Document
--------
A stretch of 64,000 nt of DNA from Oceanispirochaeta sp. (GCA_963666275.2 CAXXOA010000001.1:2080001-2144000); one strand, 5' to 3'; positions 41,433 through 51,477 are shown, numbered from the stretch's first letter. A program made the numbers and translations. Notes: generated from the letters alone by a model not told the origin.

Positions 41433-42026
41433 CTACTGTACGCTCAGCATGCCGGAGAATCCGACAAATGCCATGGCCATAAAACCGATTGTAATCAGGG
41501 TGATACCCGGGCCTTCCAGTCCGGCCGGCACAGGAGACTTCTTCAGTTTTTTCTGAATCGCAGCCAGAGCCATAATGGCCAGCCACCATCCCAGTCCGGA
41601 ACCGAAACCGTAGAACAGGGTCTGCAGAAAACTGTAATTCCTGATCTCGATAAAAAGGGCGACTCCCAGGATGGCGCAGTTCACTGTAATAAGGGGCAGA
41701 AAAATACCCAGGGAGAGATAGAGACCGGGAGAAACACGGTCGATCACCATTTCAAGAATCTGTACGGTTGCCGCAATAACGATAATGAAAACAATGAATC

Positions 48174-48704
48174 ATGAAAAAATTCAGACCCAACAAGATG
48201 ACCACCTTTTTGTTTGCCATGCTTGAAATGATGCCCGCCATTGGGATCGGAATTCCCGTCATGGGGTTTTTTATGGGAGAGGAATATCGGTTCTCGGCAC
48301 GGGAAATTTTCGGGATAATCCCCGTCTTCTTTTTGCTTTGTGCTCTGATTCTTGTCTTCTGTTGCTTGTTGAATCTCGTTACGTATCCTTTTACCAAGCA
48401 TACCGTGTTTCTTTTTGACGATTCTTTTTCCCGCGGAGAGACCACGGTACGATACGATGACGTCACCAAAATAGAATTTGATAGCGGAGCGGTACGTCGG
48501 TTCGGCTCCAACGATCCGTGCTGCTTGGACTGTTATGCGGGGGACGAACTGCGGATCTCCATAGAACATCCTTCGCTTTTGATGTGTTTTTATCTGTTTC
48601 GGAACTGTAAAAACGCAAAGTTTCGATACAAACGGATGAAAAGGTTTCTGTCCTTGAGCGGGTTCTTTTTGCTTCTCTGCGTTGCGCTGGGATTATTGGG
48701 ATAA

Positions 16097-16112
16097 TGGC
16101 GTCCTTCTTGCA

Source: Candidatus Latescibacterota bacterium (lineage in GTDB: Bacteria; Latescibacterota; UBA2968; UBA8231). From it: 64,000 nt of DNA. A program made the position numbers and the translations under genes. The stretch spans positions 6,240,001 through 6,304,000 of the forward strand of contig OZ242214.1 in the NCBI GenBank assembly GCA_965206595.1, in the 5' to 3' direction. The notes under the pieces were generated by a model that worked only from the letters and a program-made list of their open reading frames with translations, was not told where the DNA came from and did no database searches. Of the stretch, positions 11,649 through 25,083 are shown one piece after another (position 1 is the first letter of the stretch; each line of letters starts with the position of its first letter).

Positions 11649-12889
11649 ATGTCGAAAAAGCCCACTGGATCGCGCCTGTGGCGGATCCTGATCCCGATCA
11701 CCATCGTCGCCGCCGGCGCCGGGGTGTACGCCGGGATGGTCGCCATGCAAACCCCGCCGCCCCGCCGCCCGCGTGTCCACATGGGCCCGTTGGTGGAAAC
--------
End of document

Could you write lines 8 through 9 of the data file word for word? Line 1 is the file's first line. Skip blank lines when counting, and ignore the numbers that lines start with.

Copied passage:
48174 ATGAAAAAATTCAGACCCAACAAGATG
48201 ACCACCTTTTTGTTTGCCATGCTTGAAATGATGCCCGCCATTGGGATCGGAATTCCCGTCATGGGGTTTTTTATGGGAGAGGAATATCGGTTCTCGGCAC